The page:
8-year-old boy, grandmother survive vicious otter attack

LAKE STEVENS, Wash. -- Fish and wildlife officers spent Friday afternoon closing off a swimming hole, setting animal traps, and interviewing people who witnessed an otter attack an 8-year old and his grandmother at a popular local river.

Bryce Moser, of Marysville, and his grandmother, Lelani Grove, were released from the hospital Saturday morning after sustaining injuries in the attack. Grove has "hundreds of stitches" and a significant eye injury, while Moser has nine staples in his head and cuts all over his body.

The attack happened Thursday morning around 11 a.m. along a stretch of the Pilchuck River near Lake Connor Park. Moser was with relatives swimming in the shallow river when the otter attacked.

"I just hear him screaming, 'Help! Get it off of me! Get it off of me!' and he goes underwater," said Moser's mother, Tabitha. "And then he comes up and I see the thing all the way on top of his head."

"(The otter) had him by the back of his head and it was holding him down," added witness Dean Springer, Bryce's great-uncle. "Just the whole body was wrapped around him."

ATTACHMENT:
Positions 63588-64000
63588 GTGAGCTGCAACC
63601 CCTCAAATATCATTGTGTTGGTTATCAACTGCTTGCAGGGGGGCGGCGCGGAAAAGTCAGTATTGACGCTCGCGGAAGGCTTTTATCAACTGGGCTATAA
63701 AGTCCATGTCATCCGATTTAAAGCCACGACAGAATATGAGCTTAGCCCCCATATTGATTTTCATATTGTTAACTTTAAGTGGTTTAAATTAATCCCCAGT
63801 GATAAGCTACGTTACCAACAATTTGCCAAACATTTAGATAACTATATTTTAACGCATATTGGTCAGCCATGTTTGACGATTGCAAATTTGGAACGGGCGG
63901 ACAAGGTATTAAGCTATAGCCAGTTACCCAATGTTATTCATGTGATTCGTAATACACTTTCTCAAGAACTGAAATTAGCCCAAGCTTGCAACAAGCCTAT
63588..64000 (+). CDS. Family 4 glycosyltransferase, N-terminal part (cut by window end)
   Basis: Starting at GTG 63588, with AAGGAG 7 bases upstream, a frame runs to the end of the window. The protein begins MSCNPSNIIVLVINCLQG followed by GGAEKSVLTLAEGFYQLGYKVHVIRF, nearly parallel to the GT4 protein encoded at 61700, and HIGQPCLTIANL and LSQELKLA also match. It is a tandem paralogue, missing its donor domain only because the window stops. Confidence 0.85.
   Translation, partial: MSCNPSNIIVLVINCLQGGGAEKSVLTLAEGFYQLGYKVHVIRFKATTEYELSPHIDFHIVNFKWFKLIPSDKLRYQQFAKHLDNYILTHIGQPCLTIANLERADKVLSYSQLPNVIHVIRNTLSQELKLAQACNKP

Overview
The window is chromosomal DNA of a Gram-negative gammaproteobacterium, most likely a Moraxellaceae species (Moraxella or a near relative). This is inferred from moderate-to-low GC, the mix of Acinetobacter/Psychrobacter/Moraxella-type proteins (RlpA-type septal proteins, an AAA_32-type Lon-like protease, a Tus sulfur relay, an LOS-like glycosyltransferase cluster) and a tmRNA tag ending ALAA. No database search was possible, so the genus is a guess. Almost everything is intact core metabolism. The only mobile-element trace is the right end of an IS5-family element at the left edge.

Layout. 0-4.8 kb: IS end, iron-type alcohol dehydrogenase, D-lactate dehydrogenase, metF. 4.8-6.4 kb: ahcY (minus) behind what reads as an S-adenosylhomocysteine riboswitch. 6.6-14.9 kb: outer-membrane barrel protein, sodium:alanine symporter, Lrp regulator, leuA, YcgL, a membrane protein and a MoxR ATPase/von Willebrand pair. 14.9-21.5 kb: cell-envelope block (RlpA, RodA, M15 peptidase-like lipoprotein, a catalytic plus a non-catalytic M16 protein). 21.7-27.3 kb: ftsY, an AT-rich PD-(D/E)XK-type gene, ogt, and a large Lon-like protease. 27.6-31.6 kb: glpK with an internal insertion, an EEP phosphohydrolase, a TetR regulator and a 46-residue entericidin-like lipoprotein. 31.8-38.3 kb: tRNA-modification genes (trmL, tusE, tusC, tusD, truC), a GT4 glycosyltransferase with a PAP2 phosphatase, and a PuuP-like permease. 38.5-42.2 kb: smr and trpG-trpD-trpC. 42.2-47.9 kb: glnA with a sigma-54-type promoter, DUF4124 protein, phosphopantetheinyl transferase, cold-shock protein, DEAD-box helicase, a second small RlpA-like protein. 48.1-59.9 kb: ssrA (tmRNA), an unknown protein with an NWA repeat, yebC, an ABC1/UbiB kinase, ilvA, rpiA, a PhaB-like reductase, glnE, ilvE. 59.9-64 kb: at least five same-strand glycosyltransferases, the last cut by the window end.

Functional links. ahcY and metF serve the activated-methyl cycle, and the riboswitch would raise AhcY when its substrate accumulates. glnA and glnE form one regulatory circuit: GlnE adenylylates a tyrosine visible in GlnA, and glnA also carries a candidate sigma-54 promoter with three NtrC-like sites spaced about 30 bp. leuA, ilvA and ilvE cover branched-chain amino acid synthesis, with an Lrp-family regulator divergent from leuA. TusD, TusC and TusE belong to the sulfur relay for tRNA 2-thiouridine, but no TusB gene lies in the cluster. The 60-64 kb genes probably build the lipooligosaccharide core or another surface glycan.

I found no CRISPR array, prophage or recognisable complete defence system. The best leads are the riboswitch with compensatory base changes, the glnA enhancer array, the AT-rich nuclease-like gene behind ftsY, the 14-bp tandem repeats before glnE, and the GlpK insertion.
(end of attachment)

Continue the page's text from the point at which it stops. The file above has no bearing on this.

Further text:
"It hissed at him and tried to go at him again," Springer added.

Moser's grandmother - and other adults - sprang into action.

"It immediately went to the same position on the top of her head and had hands on her eyes and was biting the back of her head," Moser continued. "As I'm hitting it with an umbrella and trying to get it off of her, it's just getting more and more mad."

Adults along the river were finally able to pry the otter off. Moser went to Providence Regional Medical Center in Everett, and Grove went to Harborview Medical Center in Seattle.

Otter attacks on humans are extremely rare, said Sgt. Jennifer Maurstad with the Washington State Department of Fish and Wildlife.

"It definitely shows the wildlife side of animals," Maurstad said. "If an animal feels trapped or feels like it needs to defend its young, crazy things can happen. That's what it sounds like happened in this event."

A representative from the U.S. Department of Agriculture was working Friday to set traps for the otter, Maurstad said. The swimming area was closed to the public, with large signs posted to stay out.

"I just want people to know that it can happen. People don't realize that they can be very dangerous," Moser added. "I'm not saying 'don't go to rivers.' Just be aware of your surroundings."